Seeing Green (or, Maybe Blue) Makes You More Creative

I’ve just read a scientific article that provides evidence that green makes you more creative. The researchers conducted four different experimental studies, and in each study, people performed simple creativity tasks that could be easily scored (such as “think of unusual uses for a tin can”). Before the creativity task started, half of the subjects were “primed” with a two-second glimpse of green, and the other half saw instead white, gray, red, or blue, depending on the study.

The people who saw green were quite a bit more creative, in all four studies. In one of the four experiments, the people who saw green scored an average of over 2.0 on the creativity scale, and the people who saw white scored about 1.75. It might seem small, but for only two seconds of color that’s a pretty big effect!

Cover design with marblesI personally like this result–first, because green has been my favorite color since childhood; and second, because green is the color of the artwork in my 2013 creativity advice book, Zig Zag: The Surprising Path to Greater Creativity…not only the marbles on the cover (at right) but also the interior artwork.

But wait a minute…didn’t Jonah Lehrer’s book Imagine report on a study showing that blue made people more creative? I went back and checked, and sure enough, here’s the 2009 study from the University of British Columbia: 600 subjects were given various cognitive tasks against different colored backgrounds, and blue backgrounds made people more creative. Hey, I like blue too (light blue is the color of my university, the University of North Carolina) so green…blue…I’m happy either way. But what’s going on here?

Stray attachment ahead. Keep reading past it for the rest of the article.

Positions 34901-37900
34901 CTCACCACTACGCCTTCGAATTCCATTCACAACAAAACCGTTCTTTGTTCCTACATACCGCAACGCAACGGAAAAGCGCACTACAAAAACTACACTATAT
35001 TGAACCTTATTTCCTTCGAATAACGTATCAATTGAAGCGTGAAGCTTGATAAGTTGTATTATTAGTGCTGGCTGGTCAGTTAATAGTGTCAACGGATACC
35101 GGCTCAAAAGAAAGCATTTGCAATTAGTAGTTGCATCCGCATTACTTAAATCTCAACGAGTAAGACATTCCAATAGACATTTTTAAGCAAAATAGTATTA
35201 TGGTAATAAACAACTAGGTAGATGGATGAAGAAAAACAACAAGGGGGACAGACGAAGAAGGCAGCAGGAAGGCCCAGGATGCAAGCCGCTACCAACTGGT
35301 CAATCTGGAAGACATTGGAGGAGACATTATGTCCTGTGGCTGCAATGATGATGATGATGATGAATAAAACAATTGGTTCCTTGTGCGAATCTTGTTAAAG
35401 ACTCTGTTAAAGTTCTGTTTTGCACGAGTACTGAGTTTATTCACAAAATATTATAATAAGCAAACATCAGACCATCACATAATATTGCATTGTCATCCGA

In the 2012 paper arguing for green, one of the studies compared green with both blue and gray. They found (again) that green resulted in the highest creativity. Blue made people even less creative than seeing gray! That sounds pretty bad for fans of blue.

So how would the 2009 authors respond? Their study left out green entirely, comparing only blue, red, and white. That would seem really odd to the authors of the 2012 paper, who make their love of green obvious from the start; they argue that green is the color of growth and fertility in a wide range of cultures around the world, concluding that “This green-growth link is undoubtedly rooted in societal learning that may itself be grounded in an evolutionarily engrained predisposition.”

Honestly, I don’t know what’s going on. Frankly, I find it implausible that you could increase creativity just by painting your walls blue, or green, or whatever. Dr. Christopher Chabris, in his brutally critical review of Lehrer’s book Imagine, notes that “research on such color priming effects is hardly settled science.” That sounds right to me.

But hey, at least we know to stay away from red, white, and gray.


Building a Better Brainstorm

Fast Company Magazine writer Anya Kamenetz published an innovative feature titled “Building a Better Brainstorm” in the February 2013 issue. She interviewed me and also several other experts on group creativity, including Bob Sutton, Gerard Puccio, and Charlan Nemeth. Then she edited and blended together our statements with quotations from our books, and then added in quotations from books by the late Alex Osborn and others. Anya wove all of these bits together to make it read as if we were all having a conversation in the same room. For example, she has me responding to a “statement” by the (long dead) Alex Osborn, saying “That’s not really true” in response to his statement in support of brainstorming.

The feature has several amusing touches. For example, she has author Jonah Lehrer “saying” that “I’m Jonah. I declined to comment for this article.”

I stand by this quotation she took from our interview:

Groups are better for problem-finding, for working on ill-defined or wicked problems, where you don’t know what a solution would look like or even if there is a solution.

A Great Review of Explaining Creativity